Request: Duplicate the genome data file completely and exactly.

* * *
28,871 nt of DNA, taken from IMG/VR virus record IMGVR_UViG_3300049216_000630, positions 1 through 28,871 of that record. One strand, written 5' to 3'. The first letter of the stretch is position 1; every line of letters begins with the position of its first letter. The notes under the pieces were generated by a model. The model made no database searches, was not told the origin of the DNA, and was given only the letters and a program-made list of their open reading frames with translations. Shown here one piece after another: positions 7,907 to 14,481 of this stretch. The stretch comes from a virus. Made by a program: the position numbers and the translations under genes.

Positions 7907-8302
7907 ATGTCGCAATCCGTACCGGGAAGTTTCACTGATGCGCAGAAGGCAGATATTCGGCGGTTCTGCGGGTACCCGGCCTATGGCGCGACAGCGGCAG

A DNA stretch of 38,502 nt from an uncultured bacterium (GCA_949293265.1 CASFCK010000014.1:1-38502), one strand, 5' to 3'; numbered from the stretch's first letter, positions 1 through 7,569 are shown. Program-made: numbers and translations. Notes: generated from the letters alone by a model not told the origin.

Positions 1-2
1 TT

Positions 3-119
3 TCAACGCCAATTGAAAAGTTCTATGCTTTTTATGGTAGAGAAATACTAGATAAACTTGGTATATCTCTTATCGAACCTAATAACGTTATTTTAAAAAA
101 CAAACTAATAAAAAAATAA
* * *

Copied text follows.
28,871 nt of DNA, taken from IMG/VR virus record IMGVR_UViG_3300049216_000630, positions 1 through 28,871 of that record. One strand, written 5' to 3'. The first letter of the stretch is position 1; every line of letters begins with the position of its first letter. The notes under the pieces were generated by a model. The model made no database searches, was not told the origin of the DNA, and was given only the letters and a program-made list of their open reading frames with translations. Shown here one piece after another: positions 7,907 to 14,481 of this stretch. The stretch comes from a virus. Made by a program: the position numbers and the translations under genes.

Positions 7907-8302
7907 ATGTCGCAATCCGTACCGGGAAGTTTCACTGATGCGCAGAAGGCAGATATTCGGCGGTTCTGCGGGTACCCGGCCTATGGCGCGACAGCGGCAG

A DNA stretch of 38,502 nt from an uncultured bacterium (GCA_949293265.1 CASFCK010000014.1:1-38502), one strand, 5' to 3'; numbered from the stretch's first letter, positions 1 through 7,569 are shown. Program-made: numbers and translations. Notes: generated from the letters alone by a model not told the origin.

Positions 1-2
1 TT

Positions 3-119
3 TCAACGCCAATTGAAAAGTTCTATGCTTTTTATGGTAGAGAAATACTAGATAAACTTGGTATATCTCTTATCGAACCTAATAACGTTATTTTAAAAAA
101 CAAACTAATAAAAAAATAA